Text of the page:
Derek R Bullamore (talk) 00:42, 6 October 2010 (UTC)

I think that's largely because Norman is better-known to those of us who were born and grew up in the 1950s, a difficult but more gentle time, and he epitomised the model of the small hero. Younger people, who may be more inclined to vandalise, won't have been there and have been gratefully absent from this article. Accordingly, since it hasn't been under heavy editing, I'll remove the "recent death" tag, since it's not intended for this situation. A reference to the European Parliament translation of "la sagesse Normande" into English, and its effect on the UK delegation in the 1980s would be worth looking for. Rodhullandemu 00:57, 6 October 2010 (UTC)
Yes, good job the vandals didn't get to the article: [1] 87.115.231.201 (talk) 07:21, 6 October 2010 (UTC)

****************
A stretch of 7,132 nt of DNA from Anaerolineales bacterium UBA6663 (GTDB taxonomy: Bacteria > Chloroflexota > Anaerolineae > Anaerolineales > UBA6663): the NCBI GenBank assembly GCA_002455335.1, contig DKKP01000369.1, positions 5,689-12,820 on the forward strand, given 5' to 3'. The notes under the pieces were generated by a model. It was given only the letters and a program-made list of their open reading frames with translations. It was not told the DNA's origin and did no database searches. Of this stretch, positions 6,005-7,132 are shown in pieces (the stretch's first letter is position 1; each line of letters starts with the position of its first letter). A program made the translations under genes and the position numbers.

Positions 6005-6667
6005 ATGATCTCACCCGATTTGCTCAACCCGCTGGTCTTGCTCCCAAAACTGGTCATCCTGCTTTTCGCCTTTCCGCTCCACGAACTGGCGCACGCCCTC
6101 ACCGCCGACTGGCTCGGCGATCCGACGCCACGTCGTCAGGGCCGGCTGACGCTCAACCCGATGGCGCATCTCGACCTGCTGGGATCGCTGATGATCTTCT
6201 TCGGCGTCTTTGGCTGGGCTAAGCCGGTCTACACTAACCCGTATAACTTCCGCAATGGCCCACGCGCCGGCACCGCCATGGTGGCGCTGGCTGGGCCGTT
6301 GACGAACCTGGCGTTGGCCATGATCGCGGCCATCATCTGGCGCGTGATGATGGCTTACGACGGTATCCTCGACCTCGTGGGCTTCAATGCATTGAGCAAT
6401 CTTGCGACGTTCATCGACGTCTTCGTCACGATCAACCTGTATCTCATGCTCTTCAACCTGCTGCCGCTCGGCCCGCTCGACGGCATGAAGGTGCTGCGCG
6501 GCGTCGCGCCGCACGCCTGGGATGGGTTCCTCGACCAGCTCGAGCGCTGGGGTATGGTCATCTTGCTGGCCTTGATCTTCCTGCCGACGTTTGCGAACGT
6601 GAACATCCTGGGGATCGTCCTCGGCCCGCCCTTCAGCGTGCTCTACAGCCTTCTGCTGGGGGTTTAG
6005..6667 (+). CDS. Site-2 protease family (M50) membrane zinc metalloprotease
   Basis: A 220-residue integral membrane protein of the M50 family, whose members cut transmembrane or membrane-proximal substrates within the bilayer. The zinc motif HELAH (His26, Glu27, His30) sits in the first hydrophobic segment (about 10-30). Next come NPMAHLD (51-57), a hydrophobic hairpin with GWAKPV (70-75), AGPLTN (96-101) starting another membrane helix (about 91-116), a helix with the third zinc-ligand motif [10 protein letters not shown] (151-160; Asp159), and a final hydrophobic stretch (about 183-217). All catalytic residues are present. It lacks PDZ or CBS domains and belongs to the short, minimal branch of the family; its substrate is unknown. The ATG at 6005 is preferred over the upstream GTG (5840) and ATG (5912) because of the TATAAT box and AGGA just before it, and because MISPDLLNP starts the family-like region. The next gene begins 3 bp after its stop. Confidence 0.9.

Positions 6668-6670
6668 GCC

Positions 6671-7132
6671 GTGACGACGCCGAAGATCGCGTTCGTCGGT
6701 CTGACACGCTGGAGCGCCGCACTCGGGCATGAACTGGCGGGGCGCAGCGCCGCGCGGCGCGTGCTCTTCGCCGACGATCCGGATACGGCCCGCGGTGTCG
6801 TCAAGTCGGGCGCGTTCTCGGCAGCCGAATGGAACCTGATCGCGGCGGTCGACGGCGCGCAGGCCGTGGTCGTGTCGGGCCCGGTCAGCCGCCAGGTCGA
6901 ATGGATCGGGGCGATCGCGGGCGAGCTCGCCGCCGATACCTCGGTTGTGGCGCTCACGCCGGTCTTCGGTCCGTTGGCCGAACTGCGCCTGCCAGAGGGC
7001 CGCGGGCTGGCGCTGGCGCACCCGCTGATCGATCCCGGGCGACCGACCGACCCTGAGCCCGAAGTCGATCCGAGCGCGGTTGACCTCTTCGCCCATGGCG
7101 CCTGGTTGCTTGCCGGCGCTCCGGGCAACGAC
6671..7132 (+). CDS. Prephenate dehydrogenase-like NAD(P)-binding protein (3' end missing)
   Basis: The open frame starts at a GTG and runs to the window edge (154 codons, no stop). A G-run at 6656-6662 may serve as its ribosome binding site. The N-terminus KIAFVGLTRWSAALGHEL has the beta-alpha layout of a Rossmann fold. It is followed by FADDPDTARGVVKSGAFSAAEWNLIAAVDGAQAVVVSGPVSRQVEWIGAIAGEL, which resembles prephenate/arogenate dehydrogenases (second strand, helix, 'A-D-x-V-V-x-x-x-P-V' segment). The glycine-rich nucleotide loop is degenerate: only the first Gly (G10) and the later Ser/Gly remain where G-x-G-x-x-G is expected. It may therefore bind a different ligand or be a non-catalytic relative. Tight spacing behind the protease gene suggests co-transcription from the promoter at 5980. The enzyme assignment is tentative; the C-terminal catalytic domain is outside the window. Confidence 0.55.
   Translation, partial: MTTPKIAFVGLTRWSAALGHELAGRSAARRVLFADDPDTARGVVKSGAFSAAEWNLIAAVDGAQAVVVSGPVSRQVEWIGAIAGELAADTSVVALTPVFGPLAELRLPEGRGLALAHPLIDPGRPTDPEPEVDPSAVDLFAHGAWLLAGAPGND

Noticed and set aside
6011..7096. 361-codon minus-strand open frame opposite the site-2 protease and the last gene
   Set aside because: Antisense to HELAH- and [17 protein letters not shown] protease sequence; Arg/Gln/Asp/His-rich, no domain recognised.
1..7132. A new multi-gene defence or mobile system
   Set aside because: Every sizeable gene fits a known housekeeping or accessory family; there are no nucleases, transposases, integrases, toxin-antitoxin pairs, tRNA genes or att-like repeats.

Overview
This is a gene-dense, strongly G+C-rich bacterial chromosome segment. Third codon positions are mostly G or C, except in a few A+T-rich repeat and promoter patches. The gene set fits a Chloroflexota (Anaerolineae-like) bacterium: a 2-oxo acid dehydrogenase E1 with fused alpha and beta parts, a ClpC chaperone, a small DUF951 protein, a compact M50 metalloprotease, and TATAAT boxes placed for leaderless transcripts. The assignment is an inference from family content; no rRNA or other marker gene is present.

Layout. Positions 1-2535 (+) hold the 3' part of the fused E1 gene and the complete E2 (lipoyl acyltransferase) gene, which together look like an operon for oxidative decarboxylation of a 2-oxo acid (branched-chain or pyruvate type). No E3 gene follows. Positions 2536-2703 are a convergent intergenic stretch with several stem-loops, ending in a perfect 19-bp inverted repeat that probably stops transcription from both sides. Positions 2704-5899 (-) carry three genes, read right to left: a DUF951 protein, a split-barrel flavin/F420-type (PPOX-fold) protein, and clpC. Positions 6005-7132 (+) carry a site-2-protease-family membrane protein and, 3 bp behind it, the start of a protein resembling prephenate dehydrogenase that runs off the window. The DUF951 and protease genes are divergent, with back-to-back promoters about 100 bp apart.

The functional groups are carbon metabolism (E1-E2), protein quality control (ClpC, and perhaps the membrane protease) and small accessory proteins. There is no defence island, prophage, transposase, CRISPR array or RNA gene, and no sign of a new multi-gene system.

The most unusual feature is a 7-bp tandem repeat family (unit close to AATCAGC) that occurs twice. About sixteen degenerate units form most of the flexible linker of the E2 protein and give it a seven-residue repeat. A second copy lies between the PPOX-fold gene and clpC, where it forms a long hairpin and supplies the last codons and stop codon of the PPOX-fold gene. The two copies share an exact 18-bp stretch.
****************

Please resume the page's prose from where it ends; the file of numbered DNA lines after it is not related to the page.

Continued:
<Sigh> It's pretty unbelievable, really. For one thing, I'm quite surprised that newspapers hadn't already prepared an obituary. For another, Wisdom only really began his career after the army, so I'm not sure how they thought he could have written a popular song from 1941. I remember thinking quite a few of the newspapers were running pieces quite similar to this page, with its bizarrely long "Albania" section. Bob talk 08:30, 6 October 2010 (UTC)

Sadly, some of these comments are overly optimistic -- look around and the vandals did damage on multiple points -- has name, his alleged authorship of a popular song (which made it into the mainstream press), some (admittedly shortlived) silly stuff about his scoring a goal in a football game, and who knows what else......Nandt1 (talk) 01:05, 7 October 2010 (UTC)